Tillamook Coast Life Blog
Grant’s Getaways: Garibaldi Spinning Wheels
At four stories tall, the Big G is a hard to miss landmark that’s towered above Garibaldi, Oregon since 1929.
Garibaldi offers the sort of waterfront that invites you to poke around until something special catches your eye: like the wind-powered art that mesmerizes – intrigues and pulls you indoors at Joe Gierga’s “Wind Spinners.”
“Everything is made by hand,” noted the longtime resident and artist. “You can’t buy any of these parts and they will also last forever,” and with a wry smile, he quickly added, “It will outlast me that’s for sure!”
Joe cuts, trims, buffs and welds stainless steel into pieces that he proudly calls “Wind Spinners.”
“I start out my day by saying, ‘Hey, that looks good!’ or sometimes when I can’t sleep at night, I think about new designs and creations that I might build. It doesn’t take much wind to blow them around either.”
Gierga is a trained German mechanic who can weld, lathe and repair VW’s and Porsches. In fact, he did it so well that the Volkswagen Corp sent him to America in the early ‘60’s to teach American mechanics how it was done.
But 14 hour days, constant corporate pressure and too much drinking took his health downhill in a few short years. His doctor told him to change his lifestyle or his life wouldn’t last long.
His Dr also told him to “go do something you really want to do!” Joe noted, “I said, I like to go fishing!”
He landed in Garibaldi in 1967 where he learned a new trade! For 25 years, Joe Gierga was a fisherman who caught boatloads of salmon, tuna, bottom fish and Dungeness crabs.
He named his famous charter boat for his wife, Siggi Gierga.
“Life was so great for me, I feel like I owe society something and that’s what we do with the spin biking,” said Geirga.
Spin biking or spinning is done on a stationary bike that does not roll anywhere, but it has led Joe and Siggi to terrific health and fitness, plus a cycling passion that Joe knew as a kid.
In his youth, Joe Gierga became a National Champion in 1955. He even had a shot at Olympic fame at the 1956 Olympic Trials held in Melbourne, Australia.
His advice for most sedentary folks is simple: “get off the couch and get moving.”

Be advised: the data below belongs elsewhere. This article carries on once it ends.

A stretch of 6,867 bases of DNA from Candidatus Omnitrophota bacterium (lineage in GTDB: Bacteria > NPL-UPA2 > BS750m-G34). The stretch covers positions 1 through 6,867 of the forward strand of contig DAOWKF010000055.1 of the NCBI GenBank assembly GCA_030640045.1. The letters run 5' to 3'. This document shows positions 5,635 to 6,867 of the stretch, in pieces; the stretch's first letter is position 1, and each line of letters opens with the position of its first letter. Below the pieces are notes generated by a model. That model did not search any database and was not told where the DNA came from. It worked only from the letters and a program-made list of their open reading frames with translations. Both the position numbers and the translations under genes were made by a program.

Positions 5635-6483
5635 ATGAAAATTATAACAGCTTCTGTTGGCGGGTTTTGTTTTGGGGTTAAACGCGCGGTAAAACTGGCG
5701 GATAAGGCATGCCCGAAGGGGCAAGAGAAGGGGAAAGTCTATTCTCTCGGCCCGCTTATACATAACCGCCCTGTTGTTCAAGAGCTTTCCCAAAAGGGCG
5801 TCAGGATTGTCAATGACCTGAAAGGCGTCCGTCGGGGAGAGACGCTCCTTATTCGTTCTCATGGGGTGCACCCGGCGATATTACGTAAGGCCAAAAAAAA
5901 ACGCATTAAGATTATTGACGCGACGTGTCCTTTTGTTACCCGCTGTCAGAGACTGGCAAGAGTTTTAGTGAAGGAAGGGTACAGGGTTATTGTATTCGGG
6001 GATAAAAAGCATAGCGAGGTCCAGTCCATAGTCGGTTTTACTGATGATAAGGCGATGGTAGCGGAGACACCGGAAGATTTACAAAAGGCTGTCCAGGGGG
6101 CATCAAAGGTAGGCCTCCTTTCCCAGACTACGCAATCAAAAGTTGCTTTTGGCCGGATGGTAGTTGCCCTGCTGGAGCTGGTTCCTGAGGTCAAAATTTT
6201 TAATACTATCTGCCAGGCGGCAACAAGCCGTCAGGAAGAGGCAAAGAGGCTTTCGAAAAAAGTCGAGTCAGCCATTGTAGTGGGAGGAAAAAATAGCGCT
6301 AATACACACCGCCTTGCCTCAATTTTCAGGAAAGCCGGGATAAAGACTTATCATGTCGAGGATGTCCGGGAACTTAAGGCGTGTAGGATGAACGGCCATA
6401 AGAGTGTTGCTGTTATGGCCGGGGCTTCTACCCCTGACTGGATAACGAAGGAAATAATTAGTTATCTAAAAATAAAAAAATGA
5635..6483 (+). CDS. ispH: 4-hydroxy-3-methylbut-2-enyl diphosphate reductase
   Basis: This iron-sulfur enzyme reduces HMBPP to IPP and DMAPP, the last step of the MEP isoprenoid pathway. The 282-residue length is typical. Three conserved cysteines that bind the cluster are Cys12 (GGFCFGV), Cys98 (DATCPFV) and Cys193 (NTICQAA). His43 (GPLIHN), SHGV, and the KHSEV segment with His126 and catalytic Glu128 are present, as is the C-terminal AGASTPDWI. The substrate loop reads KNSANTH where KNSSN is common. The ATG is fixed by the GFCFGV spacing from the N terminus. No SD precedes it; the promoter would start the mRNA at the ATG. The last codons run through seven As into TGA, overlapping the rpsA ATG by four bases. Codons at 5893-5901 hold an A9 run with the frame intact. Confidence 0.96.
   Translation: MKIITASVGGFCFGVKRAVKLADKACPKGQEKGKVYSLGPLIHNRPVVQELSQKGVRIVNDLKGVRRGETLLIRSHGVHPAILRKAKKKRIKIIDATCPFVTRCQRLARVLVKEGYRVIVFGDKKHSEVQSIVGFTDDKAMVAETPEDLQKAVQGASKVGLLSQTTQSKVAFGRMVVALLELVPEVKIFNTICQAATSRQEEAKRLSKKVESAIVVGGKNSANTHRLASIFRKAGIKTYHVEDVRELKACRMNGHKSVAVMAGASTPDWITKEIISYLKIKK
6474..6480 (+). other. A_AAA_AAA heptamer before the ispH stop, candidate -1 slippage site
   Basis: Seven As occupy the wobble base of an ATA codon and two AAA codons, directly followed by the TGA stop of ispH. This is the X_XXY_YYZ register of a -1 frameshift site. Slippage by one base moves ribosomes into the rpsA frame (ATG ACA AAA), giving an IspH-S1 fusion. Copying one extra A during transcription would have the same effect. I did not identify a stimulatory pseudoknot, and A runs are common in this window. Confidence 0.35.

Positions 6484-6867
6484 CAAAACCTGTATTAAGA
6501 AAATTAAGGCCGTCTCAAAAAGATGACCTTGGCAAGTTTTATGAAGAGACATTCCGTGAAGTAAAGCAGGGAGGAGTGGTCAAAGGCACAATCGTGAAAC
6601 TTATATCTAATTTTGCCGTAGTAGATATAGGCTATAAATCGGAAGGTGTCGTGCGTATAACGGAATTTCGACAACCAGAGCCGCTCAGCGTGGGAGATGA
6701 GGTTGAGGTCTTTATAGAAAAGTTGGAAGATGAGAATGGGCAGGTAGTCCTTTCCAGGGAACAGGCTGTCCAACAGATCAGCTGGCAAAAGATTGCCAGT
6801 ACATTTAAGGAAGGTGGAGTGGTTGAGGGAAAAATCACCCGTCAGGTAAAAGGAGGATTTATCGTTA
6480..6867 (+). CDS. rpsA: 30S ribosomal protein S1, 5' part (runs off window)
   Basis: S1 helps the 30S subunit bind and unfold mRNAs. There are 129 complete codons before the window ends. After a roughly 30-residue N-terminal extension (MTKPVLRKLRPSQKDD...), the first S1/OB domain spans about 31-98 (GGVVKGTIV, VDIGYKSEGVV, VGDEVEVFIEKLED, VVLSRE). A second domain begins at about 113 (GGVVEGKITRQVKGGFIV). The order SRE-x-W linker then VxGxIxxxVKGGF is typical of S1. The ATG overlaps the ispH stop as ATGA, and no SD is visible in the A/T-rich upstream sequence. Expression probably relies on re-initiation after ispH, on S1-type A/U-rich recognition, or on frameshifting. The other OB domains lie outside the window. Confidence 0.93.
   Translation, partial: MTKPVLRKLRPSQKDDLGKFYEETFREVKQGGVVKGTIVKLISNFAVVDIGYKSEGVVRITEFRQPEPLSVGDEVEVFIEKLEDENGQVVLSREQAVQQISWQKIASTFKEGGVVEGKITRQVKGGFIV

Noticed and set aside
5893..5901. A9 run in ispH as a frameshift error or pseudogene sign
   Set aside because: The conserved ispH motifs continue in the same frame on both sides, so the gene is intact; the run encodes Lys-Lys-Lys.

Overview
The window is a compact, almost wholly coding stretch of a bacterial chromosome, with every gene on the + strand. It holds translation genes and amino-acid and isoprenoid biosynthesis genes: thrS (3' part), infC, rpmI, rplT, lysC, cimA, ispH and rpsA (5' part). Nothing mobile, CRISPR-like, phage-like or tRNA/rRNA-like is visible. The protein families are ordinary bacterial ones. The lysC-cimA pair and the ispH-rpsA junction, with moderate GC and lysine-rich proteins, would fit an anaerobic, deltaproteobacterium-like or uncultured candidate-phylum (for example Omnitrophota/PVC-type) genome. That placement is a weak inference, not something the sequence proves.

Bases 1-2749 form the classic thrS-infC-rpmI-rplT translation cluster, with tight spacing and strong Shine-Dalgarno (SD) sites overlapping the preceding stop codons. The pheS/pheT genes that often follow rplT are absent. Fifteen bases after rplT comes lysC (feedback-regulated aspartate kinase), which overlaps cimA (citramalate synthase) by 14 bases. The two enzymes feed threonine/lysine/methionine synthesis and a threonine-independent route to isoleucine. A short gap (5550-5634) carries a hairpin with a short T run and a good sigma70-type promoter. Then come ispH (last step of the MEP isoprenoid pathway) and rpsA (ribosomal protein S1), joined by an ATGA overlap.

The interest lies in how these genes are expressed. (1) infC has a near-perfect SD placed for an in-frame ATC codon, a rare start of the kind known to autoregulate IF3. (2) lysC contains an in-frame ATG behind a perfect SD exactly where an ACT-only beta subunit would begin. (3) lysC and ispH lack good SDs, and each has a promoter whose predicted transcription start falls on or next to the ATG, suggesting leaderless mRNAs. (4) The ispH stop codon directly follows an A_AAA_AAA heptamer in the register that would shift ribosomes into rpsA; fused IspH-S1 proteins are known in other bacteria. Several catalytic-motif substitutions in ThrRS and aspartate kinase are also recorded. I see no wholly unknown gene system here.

“It’s never too late to start! You can start tomorrow, and you feel better the next day! I guarantee it. It really feels good.”
He built a half dozen spinning bikes himself that stand inside his cozy garage-turned-spinning studio. He and Siggi teach spinning classes each week.
Joe is in his 90’s and Siggi is in her 80‘s, but both insist they’re “Goin on 60” and agree that they have plenty of time left for payback.
“Society was good to us and we try to give back,” offered Joe. Siggi quickly added, “That’s why we don’t charge anything. If the students want to come in and join us, that’s fine with us.”
So, next time you spy the Big G on the hillside, slow down, look around and find the waterfront site that glistens and shimmers and offers a lesson worth remembering – not just a lesson on art, but about a life lived well.
“People think it’s artistry!” said Gierga. “Maybe for some, but for me, it’s just fun. I do it because it’s fun! Life is so great!”
Be sure to follow my Oregon adventures via the new Grant’s Getaways Podcast:
Each segment is a story-telling session where I relate behind the scenes stories from four decades of travel and television reporting.
You can also learn more about many of my favorite Oregon travels and adventures in the Grant’s Getaways book series, including:
“Grants Getaways I,” Photography by Steve Terrill
“Grant’s Getaways II,” Photography by Steve Terrill
“Grant’s Getaways: 101 Oregon Adventures,” Photography by Jeff Kastner
“Grant’s Getaways: Guide to Wildlife Watching in Oregon,” Photography by Jeff Kastner
“Grant’s Getaways: Oregon Adventures with the Kids,” Photography by Jeff Kastner
The collection offers hundreds of outdoor activities across Oregon and promises to engage a kid of any age.
My next book, “Grant’s Getaways: Another 101 Oregon Adventures” will be published in November, ‘22.